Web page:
Menue

Polymer-based thermoelectric materials and modules

Thermoelectricity is the interdependence of temperature and electricity. If different temperatures are applied to the ends of an electrically conductive material, a potential difference occurs, which is defined as thermoelectric voltage. This effect was first described in 1823 by the German physicist THOMAS JOHANN SEEBECK. The combination of n- and p-conductive materials is necessary for the construction of a thermoelectric module.

The focus for thermoelectric investigations at the IPF is on electrically conductive thermoplastic polymer composites (CPC); intrinsically conductive polymers (ICP) are also investigated.

In this process, melt- or solvent-mixed composites of various thermoplastic polymers and different carbon nanotubes (single-walled, multi-walled, nitrogen-, boron-doped) are produced and various additives are added. The aim is to obtain both n- and p-conducting materials in order to be able to produce thermoelectric modules. In previous work, structure-property relationships for thermoelectric materials could be demonstrated. Thus, the incorporation of carbon nanotubes with n-type behaviour (e.g. nitrogen-doped MWCNTs) always leads to n-type composites. However, the combination of p-type SWCNTs with nitrogen-containing polymers in particular can lead to composites with n-type behaviour.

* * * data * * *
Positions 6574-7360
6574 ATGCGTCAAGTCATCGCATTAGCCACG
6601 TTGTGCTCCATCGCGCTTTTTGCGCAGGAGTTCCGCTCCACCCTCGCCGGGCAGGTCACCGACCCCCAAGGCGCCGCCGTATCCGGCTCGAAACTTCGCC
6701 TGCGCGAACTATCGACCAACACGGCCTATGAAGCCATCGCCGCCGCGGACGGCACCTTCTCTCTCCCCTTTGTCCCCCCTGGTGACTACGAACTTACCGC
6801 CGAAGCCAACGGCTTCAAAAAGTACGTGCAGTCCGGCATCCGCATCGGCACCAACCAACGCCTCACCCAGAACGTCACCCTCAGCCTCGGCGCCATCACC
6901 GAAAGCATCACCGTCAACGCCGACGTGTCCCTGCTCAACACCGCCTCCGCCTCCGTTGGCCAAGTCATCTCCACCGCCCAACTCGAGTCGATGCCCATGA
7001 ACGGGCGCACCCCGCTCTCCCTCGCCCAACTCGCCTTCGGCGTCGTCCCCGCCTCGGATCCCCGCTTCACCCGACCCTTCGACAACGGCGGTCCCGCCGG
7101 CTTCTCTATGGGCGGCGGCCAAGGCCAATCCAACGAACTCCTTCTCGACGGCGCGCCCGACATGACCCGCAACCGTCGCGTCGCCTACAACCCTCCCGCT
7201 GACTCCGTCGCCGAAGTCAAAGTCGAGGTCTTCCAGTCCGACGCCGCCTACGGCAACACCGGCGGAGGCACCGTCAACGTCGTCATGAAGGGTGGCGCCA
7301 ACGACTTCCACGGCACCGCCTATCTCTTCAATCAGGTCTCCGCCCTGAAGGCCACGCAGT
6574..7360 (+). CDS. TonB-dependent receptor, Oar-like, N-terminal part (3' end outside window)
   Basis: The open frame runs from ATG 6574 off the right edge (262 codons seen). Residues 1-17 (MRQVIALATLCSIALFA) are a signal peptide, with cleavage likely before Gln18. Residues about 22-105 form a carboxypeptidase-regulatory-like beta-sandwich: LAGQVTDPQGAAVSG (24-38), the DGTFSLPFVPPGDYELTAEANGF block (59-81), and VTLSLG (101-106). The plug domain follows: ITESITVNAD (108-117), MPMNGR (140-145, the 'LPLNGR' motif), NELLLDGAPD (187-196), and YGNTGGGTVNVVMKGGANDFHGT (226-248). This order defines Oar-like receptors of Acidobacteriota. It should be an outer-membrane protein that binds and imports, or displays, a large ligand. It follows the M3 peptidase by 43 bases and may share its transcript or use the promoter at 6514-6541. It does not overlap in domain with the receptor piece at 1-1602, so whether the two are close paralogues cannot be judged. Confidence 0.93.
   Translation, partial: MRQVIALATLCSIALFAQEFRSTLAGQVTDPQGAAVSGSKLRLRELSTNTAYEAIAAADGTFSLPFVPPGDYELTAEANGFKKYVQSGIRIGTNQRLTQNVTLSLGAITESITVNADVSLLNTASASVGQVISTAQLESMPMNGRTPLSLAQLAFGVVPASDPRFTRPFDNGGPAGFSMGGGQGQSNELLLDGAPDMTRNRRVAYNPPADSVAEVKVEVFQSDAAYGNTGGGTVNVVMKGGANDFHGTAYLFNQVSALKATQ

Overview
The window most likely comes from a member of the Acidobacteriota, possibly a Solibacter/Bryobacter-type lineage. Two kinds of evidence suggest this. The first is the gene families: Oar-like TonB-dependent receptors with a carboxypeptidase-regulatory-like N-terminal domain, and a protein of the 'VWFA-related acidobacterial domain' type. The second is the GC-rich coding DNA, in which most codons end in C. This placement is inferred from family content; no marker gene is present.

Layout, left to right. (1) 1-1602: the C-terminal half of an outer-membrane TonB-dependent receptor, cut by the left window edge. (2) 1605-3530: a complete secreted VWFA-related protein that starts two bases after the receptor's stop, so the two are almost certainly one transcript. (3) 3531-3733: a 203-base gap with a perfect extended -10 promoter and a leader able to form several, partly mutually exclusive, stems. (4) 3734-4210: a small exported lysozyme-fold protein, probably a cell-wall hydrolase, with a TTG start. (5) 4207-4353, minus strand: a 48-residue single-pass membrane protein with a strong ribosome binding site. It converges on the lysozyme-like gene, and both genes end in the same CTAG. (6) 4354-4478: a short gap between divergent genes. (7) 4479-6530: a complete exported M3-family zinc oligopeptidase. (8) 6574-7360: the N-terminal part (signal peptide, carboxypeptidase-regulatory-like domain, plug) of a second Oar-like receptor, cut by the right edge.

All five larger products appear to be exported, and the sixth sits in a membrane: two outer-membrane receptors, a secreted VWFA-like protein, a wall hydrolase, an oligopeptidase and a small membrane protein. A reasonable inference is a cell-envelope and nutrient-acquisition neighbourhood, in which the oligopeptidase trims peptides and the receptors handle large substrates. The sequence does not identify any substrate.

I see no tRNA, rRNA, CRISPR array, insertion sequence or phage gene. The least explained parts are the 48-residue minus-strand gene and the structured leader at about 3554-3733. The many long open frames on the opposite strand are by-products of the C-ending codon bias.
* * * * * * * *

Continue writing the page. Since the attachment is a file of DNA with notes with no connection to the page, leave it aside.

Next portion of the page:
In addition to composites based on thermoplastic polymers, cellulose-based composites and aerogels based on them were also investigated as thermoelectric materials.

A measuring stand was developed at the IPF to determine the thermoelectric properties. In addition to the thermoelectric voltage at different temperature differences, the electrical resistance and current can also be measured on the samples. The measurements can be carried out between room temperature and 110°C on solid specimens as well as on powders or liquids.

 

In the EU project InComEss, thermoelectric materials are being developed to generate energy for energy-autonomous IoT applications like e.g. sonsors for structural health monitoring.